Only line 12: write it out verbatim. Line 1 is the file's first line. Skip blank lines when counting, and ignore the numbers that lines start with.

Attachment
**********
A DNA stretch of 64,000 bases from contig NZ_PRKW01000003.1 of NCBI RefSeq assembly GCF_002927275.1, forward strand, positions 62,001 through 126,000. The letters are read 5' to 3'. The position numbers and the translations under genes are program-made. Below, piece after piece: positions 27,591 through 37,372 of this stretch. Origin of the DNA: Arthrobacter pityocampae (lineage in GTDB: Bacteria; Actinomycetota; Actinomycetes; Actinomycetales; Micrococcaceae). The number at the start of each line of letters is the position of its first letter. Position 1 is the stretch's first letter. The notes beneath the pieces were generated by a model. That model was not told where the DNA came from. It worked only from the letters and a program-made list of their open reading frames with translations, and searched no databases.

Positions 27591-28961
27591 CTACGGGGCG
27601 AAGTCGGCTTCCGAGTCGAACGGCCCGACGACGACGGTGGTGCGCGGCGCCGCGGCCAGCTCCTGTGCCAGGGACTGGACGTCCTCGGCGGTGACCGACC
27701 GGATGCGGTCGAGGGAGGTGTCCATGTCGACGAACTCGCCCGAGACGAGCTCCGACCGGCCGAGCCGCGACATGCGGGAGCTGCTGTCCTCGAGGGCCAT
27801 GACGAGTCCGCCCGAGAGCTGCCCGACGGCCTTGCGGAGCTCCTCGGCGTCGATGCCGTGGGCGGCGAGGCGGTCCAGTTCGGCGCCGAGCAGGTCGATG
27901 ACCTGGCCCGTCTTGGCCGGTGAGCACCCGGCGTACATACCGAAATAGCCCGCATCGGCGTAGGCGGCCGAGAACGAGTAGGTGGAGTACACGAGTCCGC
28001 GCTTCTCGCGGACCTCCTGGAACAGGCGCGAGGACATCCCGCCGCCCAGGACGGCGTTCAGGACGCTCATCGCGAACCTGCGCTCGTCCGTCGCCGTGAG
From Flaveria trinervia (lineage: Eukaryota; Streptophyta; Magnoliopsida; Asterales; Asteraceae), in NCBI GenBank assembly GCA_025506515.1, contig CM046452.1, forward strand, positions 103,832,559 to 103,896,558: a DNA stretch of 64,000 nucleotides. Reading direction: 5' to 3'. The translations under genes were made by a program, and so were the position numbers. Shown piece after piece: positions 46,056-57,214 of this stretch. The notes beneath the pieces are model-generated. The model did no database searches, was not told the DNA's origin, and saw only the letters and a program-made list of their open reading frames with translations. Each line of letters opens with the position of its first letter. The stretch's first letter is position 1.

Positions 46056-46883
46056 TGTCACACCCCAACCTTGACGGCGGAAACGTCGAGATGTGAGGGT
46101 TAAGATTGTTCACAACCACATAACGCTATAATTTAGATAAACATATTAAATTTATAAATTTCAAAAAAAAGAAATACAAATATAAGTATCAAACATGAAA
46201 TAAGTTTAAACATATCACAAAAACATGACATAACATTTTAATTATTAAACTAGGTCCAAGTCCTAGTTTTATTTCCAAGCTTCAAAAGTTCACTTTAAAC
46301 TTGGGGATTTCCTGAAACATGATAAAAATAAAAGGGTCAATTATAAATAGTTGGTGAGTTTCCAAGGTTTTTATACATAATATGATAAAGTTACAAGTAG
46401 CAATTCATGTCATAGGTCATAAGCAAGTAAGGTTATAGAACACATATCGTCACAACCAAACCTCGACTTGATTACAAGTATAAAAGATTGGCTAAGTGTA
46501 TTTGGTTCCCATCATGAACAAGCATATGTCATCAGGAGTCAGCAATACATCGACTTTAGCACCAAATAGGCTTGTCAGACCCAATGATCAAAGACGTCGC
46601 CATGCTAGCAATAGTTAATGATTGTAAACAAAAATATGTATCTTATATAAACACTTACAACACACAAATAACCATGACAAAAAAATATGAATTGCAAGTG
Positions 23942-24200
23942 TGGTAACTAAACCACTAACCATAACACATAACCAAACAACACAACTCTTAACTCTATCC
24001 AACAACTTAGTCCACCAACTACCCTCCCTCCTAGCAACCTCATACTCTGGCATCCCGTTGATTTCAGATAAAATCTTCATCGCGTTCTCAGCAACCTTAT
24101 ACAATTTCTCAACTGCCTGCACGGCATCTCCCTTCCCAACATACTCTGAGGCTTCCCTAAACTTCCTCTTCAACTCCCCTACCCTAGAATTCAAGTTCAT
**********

46101 TAAGATTGTTCACAACCACATAACGCTATAATTTAGATAAACATATTAAATTTATAAATTTCAAAAAAAAGAAATACAAATATAAGTATCAAACATGAAA